Practical Proverbial, from Hebrews, 3 August 2017

All these people were still living by faith when they died. They did not receive the things promised; they only saw them and welcomed them from a distance, admitting that they were foreigners and strangers on earth.  Hebrews 11, verses 13.

Today’s verse is a powerful conviction of the human race and an even more powerful demonstration of the grace of God.   It’s kryptonite to the world thinking of itself as Superman.  It’s a grace bomb.

Up until now, the writer of Hebrews has mentioned Abel, Enoch, Noah, and Abraham as paragons of faith.   They were men who lived out what God asked them to do.   They weren’t better than anyone else in their day; they weren’t better than you or me.   They simply did a better job at putting all their faith in God.  He said then they believed.  They had faith that, if God said so, it would be so no matter what.  No matter what it cost them (even their lives), no matter what had to happen in the world, no matter anything, if God promised something, it would be so.   His word is more reliable than anything else.  I’ll ask you to back up a bit and consider the unspoken implications of what the verse is really saying.

Faith in God is worth dying for because when you have faith in God you’re a stranger in this strange land.

God created this place to be perfect.   It was perfect for a time, though we don’t really know how long Adam and Eve lived in Eden.  God created Adam and Eve to be perfect and they were for a time, existing in harmony with God and the nature He created.   In the Garden there was perfection and there was even evil.   Yet Adam and Eve lived perfectly with evil present until they accepted evil’s lying proposition.  After that, they (and we) embraced evil in corrupting the perfection of what God had created.   As a result, they (and we) fell out of harmony with God and the perfection He intended for us.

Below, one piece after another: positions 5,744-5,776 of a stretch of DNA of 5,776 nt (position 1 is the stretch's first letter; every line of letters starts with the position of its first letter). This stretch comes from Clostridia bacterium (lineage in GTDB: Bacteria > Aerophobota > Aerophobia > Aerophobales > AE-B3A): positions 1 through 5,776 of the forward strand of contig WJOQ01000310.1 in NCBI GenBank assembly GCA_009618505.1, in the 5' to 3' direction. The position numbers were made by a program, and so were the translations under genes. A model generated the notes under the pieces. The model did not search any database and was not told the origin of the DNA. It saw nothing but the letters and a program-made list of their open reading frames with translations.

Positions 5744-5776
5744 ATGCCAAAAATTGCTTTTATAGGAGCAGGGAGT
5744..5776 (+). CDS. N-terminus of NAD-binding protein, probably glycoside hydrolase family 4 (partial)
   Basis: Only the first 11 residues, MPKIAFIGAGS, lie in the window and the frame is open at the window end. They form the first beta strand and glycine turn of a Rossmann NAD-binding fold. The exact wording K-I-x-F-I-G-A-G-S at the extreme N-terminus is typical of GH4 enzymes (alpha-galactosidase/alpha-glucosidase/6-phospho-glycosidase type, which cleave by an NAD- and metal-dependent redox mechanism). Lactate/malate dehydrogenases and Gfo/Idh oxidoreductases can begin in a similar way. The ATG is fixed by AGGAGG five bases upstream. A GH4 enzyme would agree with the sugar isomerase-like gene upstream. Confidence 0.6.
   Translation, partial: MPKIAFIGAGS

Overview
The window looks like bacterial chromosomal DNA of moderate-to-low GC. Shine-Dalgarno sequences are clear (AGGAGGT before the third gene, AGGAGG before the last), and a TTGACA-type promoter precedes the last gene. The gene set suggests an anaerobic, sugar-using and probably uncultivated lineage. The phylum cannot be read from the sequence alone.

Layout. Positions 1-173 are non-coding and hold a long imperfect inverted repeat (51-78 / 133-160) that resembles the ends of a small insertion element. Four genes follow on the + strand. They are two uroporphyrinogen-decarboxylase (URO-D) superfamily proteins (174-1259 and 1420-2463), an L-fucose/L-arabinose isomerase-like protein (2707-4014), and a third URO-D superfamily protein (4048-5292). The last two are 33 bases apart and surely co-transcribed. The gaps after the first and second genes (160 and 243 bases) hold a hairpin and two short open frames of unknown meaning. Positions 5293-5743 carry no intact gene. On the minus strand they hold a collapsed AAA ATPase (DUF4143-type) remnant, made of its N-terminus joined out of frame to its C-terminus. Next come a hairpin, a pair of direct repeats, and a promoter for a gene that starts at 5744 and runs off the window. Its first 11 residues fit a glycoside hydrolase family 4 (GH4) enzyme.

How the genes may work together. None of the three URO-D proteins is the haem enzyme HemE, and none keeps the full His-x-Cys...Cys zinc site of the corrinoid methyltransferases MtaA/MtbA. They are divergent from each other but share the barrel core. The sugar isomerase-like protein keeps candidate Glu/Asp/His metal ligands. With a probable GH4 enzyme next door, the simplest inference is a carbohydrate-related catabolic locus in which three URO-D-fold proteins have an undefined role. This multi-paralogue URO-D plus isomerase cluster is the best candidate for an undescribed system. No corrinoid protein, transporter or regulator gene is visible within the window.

Sin, evil, corruption, sickness, deterioration, death:   those weren’t what the world was created for.   They are the abnormalities that have overtaken the world and made the normal perfection for which it was created abnormal.  We have become abnormal in a world that considers things truly abnormal to be normal.  The way around all this dysfunction, this frustration of God’s good plan, is faith in Him.   Putting our faith in God, in His Son, Jesus, changes the equation of abnormality back into one of true normality.   Disharmony becomes harmony again.